David Kellogg

Hankuk University of Foreign Studies









--------- 원본 메일 ---------
보낸사람: Greg Thompson <greg.a.thompson@gmail.com>
받는사람 : ablunden@mira.net,"eXtended Mind, Culture, Activity" <xmca@weber.ucsd.edu>
날짜: 2012년 10월 14일 일요일, 00시 33분 05초 +0900
제목: Re: [xmca] Re: microgenesis?
Apologies for the intrusion, but I had a quick point of clarification, for
the uninitiated, what is meant by "lytic"?
(all I could come up with pertained to "lysis" or the breaking down of
cells - which would seem to suggest a different sense of "development" - a
breaking down so that things can be reintegrated. Is that the idea?).

On Sat, Oct 13, 2012 at 9:15 AM, Andy Blunden <ablunden@mira.net> wrote:

> I don't know where Americans being dolts comes into it, Mike. Some of my
> best friends are Americans. :) But let's move on from that.
> The point, as I see it, is trying to extract from what we can reaonsably
> understand Vygotsky to be saying, something which we believe could be
> correct and significant. To do this I think we have to understand the
> concept of "development" always in a particular context. A truism for
> anyone here I think. What it means to me is that I cannot just ask: what
> transformations in psychological functioning constitutes "development"? The
> necessary, relevant context is what role in what cultural and historical
> community is the person to play, in the short term and in the longer term.
> So the question of what constitutes development is age-specific, culturally
> specific and future-oriented.
> (Of course, the world changes, and what was development yesterday may
> become oppressive and detestable tomorrow and vice versa, but let's
> abstract from cultural and historical change for the moment.)
> From the standpoint of natural science what I have posed is an absurdity
> and incompatible with basic tenets of science ... because I have made
> development dependent on events and relations in the future. In my opinion,
> that is just as it should be: kids go to school "for a purpose" - although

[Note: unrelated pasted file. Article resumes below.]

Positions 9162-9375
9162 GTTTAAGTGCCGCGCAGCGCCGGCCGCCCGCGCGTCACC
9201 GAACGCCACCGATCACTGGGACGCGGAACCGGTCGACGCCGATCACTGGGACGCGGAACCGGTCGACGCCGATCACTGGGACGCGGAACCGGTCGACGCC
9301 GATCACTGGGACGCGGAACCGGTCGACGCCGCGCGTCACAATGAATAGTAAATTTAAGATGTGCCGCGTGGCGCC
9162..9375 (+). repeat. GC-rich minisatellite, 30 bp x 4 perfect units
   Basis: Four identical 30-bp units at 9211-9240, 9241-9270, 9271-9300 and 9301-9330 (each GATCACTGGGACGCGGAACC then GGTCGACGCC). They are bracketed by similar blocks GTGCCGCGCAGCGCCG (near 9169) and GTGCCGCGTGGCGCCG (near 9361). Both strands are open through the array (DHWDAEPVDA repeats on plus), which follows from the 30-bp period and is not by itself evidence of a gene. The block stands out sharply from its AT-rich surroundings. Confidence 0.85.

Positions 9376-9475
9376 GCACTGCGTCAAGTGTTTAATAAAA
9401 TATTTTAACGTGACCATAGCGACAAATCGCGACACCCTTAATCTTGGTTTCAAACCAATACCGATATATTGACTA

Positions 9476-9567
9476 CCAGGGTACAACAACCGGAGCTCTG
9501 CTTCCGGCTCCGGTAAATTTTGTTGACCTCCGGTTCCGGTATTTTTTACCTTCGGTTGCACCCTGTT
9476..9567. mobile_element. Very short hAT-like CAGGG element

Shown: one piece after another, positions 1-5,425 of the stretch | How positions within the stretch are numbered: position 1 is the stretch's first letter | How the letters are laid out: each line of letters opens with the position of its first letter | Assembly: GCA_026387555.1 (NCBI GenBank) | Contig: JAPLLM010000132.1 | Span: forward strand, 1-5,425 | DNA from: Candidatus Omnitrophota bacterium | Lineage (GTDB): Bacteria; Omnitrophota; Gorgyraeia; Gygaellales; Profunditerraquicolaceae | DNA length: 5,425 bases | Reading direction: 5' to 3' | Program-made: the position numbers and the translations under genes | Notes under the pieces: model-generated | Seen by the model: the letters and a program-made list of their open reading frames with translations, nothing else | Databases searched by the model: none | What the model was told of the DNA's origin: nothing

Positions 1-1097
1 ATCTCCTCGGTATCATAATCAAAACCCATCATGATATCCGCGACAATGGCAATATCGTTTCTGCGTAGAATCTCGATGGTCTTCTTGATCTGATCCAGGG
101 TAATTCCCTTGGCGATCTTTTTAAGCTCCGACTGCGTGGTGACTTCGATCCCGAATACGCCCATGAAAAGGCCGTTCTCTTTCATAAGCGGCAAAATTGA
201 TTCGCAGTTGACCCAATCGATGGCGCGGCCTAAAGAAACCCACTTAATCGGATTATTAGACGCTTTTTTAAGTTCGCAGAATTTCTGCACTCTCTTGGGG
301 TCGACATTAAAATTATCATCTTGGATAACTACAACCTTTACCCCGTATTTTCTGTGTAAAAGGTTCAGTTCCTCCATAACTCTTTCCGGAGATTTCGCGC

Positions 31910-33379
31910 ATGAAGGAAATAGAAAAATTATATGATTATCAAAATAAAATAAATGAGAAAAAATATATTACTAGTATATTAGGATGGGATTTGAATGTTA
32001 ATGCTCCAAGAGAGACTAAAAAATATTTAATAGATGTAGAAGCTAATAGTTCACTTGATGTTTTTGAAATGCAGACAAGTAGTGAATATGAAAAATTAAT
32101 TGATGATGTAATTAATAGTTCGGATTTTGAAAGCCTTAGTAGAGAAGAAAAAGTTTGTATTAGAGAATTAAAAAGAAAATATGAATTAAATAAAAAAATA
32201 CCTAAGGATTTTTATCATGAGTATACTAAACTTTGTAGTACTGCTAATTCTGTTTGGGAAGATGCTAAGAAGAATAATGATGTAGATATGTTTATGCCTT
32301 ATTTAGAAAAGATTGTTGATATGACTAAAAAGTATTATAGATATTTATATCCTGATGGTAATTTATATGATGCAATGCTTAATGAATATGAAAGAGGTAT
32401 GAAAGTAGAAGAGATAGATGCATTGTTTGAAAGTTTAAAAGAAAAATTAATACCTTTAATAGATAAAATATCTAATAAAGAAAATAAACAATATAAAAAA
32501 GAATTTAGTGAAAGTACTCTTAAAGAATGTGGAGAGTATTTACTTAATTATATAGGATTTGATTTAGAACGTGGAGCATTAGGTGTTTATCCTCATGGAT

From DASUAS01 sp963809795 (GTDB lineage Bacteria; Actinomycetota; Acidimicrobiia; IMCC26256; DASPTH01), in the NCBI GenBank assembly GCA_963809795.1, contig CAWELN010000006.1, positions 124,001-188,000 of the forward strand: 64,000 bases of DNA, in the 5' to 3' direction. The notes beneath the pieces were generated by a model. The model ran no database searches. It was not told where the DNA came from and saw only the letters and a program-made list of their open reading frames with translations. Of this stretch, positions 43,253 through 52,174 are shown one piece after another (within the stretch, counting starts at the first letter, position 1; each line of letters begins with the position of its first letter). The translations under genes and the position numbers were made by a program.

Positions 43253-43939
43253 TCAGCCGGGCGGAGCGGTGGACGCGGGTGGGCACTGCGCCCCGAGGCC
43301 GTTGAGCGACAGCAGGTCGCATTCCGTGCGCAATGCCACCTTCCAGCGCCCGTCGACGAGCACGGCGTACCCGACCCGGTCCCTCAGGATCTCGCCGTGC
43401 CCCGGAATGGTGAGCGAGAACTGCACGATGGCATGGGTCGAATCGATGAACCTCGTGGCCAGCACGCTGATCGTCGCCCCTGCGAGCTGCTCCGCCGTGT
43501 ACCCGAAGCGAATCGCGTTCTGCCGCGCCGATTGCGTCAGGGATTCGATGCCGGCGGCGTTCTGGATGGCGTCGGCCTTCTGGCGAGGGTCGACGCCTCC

> what we mean by "purpose" in this context (the child's? the parents'? the
> state's? in retrospect? under advice? sponatneous?). But again, let's just
> put the problems arising from the idea of human actions being part of
> object-oriented activities to the side for the moment.
> So you ask: "what does the word DEVELOPMENT mean in the concept of a zone
> of proximal DEVELOPMENT?"
> I have to ask /which/ zone of proximal development, which crisis or lytic
> period are we talking about. Now I guess we can manage to give a general
> answer to the question: general questions require general answers. What
> "development" means is relative to which ZPD you are talking about. On the
> other hand, the presence of the ZPD itself depends on the development being
> posed. Achievment of a specific new mode of action with those around you,
> transforming your relations and your identity and your actions in the
> social situation depends on the expectations of those around you, according
> to broader cultural expectations and possibilities.
> A teacher or other "helper" interested in fostering development (if they
> can be presumed to reflect general, broader cultural expectations) has in
> mind what new functioning will be a necessary step towards the child
> becoming an autonomous citizen of the community.
> As Vygotsky insists, this poses for the child and her "helper" two
> different kinds of situation: either /lytical/ development or /critical/
> development. Lytical development is gradual and prepares the basis for
> developmental leap. To argue whether the gradual progress made in
> strengthening the relevant psychologhical functions in this phase is or is
> not development is in my opinion /just words/. Gradual accumulation of
> strength in those activities which the child is basically able to do, but
> maybe not very confidentally and well is a necessary preparation for
> transcending their age-role and entering into a phase of critical
> development in which they have a chance of successfully coming out the